ABN Amro, Rebuffed by ING, Seeks Large Partner to Maintain Growth

The banking concern needs to penetrate other markets, and is looking at other banks to help it achieve that goal.
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AMSTERDAM -- In the relatively small Dutch banking community, big secrets are hard to keep.

When

ABN Amro

CEO Jan Kalff, who announced last week that he would resign in 2000, approached competitor

ING

(ING) - Get Report

with a merger proposal, the word was on the street before he could even mutter the buzzword "synergy." It was a painful moment for the most senior of Dutch bankers, especially after ING refused publicly.

Officially, the banking-insurance group feared negotiations between the Nos. 1 and 2 of the Dutch financial industry would arouse the concerns of

European Union

trustbusters in Brussels. But undoubtedly ING was not all that keen on being swallowed by its bigger competitor.

The failed approach signals very clearly that ABN Amro is looking for a partner. Since ABN and Amro banks merged in 1991, the company has acquired dozens of smaller institutions around the world. Among the Amsterdam-based bank's acquisitions: U.K. investment bank

Hoare Govett

, Sweden broker

Alfred Berg

, America's

Chicago Corp.

and Hungary's

Magyar Hitel Bank

. Although some of these purchases were high profile, none added enough critical mass to propel ABN Amro into the big leagues.

While acquisitions haven't been enough, organic growth isn't an option either. ABN Amro already holds a dominant position in the Dutch commercial, retail and investment banking markets. To expand further in any of these fields, it needs to penetrate other markets, preferably in Europe. Past attempts to do so have failed miserably. In Germany and Belgium, acquisitions of first-class local banks fizzled and ABN Amro had to step out of the fray more than once with a bloodied nose.

Last year, when it tried to buy Belgium's

Generale Bank

, for instance, the prize was snatched away at the last moment by Dutch competitor

Fortis

.

It's not surprising, therefore, that Kalff, who is in his early 60s, is scrambling to find another partner before his retirement next spring. (He will be succeeded by board member Rijkman Groenink.)

What is surprising is that he chose ING in the first place. No two companies could be more different than this pair of banks. Distinguishing the pin-striped nose-in-the-air ABN Amro bankers from their more relaxed and casually attired ING counterparts on Amsterdam's subway is easy. Moreover, an independent ING is a prerequisite for ABN Amro's international success, because the two banks' stern but healthy competition keeps each other sharp.

So if not ING, with whom could ABN Amro merge? Analysts say

Deutsche Bank

would be an ideal partner. The Germans are next-door neighbors, offer a global presence, a comparable corporate culture and a strong partnership in the eurozone. And, like ABN Amro, they have reached the limits of their own organic growth.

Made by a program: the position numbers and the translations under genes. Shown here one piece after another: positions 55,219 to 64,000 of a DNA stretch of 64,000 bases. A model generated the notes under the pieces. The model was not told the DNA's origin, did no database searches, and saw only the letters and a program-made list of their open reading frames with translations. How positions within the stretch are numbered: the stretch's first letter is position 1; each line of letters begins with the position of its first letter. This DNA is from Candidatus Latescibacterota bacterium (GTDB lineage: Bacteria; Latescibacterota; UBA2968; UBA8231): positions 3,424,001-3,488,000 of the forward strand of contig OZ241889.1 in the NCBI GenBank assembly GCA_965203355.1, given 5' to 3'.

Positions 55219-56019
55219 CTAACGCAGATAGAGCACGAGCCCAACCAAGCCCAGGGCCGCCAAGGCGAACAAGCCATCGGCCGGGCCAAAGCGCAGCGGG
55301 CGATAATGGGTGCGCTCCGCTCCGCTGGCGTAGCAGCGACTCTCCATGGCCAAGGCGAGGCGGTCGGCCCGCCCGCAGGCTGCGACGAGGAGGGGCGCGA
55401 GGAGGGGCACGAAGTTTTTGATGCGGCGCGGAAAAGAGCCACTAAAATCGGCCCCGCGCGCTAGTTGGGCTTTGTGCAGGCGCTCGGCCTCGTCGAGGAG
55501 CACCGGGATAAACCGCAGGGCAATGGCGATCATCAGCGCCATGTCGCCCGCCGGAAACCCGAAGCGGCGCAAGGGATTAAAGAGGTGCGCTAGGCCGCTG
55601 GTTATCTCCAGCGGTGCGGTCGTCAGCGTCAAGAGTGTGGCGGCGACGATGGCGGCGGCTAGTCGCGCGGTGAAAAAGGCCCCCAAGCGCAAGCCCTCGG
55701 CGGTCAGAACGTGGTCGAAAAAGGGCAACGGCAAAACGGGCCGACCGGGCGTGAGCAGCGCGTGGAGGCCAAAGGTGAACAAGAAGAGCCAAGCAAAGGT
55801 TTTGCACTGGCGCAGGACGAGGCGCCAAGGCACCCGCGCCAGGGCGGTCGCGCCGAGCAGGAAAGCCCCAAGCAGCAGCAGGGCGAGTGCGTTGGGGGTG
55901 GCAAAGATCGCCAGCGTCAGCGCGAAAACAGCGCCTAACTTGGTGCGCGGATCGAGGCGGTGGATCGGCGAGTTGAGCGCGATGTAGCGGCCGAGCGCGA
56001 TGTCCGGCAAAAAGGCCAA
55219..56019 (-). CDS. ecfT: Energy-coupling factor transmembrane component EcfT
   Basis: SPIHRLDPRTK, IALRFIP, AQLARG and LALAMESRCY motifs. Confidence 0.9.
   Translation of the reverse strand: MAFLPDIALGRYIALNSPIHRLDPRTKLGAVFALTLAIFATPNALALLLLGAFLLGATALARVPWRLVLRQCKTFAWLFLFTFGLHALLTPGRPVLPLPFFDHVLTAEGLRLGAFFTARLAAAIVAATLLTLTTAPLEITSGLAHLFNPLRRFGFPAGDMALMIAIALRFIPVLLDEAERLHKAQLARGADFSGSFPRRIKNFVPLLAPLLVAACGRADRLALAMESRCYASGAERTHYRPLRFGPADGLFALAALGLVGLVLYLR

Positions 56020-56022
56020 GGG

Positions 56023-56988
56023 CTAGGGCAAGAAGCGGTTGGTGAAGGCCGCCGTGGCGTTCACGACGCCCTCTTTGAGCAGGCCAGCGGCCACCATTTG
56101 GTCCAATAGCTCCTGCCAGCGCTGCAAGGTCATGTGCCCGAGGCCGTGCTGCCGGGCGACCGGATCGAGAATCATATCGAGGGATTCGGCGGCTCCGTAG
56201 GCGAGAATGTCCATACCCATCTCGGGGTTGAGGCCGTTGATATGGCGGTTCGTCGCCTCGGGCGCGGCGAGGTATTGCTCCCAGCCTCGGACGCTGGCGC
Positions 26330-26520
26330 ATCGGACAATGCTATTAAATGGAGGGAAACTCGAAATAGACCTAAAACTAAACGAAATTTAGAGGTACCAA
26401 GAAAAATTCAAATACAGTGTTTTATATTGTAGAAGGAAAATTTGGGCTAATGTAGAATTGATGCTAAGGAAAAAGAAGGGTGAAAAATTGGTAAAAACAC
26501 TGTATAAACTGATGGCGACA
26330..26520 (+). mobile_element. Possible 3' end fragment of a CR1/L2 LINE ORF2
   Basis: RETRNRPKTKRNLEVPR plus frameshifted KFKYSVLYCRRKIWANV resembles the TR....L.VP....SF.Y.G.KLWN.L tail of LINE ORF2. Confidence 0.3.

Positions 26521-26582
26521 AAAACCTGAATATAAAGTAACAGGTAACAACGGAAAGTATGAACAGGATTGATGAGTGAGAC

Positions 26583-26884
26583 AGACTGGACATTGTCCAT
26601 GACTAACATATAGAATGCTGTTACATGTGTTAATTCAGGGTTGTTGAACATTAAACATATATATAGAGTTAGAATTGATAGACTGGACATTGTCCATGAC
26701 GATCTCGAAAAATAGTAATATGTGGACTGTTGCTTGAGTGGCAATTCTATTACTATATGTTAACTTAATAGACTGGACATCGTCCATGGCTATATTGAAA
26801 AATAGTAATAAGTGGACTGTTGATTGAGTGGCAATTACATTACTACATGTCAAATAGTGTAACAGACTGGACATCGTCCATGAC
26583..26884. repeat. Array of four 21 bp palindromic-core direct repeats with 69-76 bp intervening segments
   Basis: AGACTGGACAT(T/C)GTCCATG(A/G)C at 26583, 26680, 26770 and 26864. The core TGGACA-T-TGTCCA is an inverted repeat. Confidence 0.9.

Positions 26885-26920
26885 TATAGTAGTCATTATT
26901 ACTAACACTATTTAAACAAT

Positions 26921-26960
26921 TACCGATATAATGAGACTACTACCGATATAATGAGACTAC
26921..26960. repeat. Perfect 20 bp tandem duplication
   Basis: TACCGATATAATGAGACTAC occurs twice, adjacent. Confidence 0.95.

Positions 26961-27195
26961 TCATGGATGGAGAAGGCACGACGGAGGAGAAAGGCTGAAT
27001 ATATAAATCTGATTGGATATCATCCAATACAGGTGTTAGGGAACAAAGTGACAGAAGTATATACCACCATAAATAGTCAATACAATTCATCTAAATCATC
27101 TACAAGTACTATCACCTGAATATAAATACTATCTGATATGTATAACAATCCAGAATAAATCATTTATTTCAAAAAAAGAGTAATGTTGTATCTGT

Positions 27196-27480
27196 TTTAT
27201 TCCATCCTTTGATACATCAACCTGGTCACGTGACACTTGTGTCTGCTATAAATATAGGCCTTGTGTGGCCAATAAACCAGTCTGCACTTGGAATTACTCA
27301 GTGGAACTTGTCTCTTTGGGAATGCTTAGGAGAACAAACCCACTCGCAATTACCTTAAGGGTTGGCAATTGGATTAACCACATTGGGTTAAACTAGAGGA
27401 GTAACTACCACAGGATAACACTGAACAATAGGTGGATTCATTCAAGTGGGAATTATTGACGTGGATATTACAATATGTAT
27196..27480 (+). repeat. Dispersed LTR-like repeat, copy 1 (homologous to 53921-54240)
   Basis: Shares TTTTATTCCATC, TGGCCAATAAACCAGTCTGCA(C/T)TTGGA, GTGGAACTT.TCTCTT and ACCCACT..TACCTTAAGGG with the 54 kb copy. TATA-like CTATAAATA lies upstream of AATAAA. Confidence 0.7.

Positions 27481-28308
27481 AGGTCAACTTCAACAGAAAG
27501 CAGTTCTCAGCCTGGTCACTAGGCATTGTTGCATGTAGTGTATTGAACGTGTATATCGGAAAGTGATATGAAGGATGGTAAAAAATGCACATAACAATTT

There is, however, a large cultural hurdle. The Germans are, well, German, and Dutch businesses have historically resisted being gobbled up by their huge neighbors. There's isn't a single company currently listed on the Amsterdam stock exchange that is the result of a German-Dutch merger, a remarkable fact in a country rich in successful cross-border mergers. Take

Fortis

, for instance, the recent result of a Belgian-Dutch merger. Or

Royal Dutch Shell

(RD)

, which is Anglo-Dutch, as is

Reed Elsevier

and

ING Baring

.

ABN Amro is no exception. A merger would mean moving the center of power of Holland's biggest financial institution to Frankfurt, something that would go down badly in Amsterdam.

An Italian bank would be a more likely candidate. The top Italian banks are facing the same problems as ABN Amro: They have outgrown their home market and do not want to become a small part of a giant international financial consortium. They would also face a struggle in Brussels and Rome if they tried to merge with banks in their own country.

Banco San Paolo-Imi

and

Banca di Roma

, Italy's Nos. 1 and 4, were forbidden from merging earlier this year by the Italian central bank. ABN Amro has eyed Banca di Roma ever since its engagement with San Paolo-Imi was terminated. Over the past year the Dutch bank has slowly increased its share in the Roman institution to 10%.

Furthermore, ABN Amro has also taken a 4.9% share in

Banca Antoniana Popolare Veneta

. After the ING misstep, that holding could morph into more serious cooperation with an Italian bank. In other industries, Dutch-Italian cooperation has blossomed. Dutch flag carrier

KLM

(KLM)

and Italian airline

Alitalia

, for example, have shown such alliances can work despite cultural differences.

Perhaps Dutch bankers, anxious to secure a deal with their Italian counterparts, will be racking up frequent-flyer miles on the partners soon.

Philip Droege is a freelance writer based in Amsterdam. At the time of publication, he had no positions in any of the companies mentioned in this story.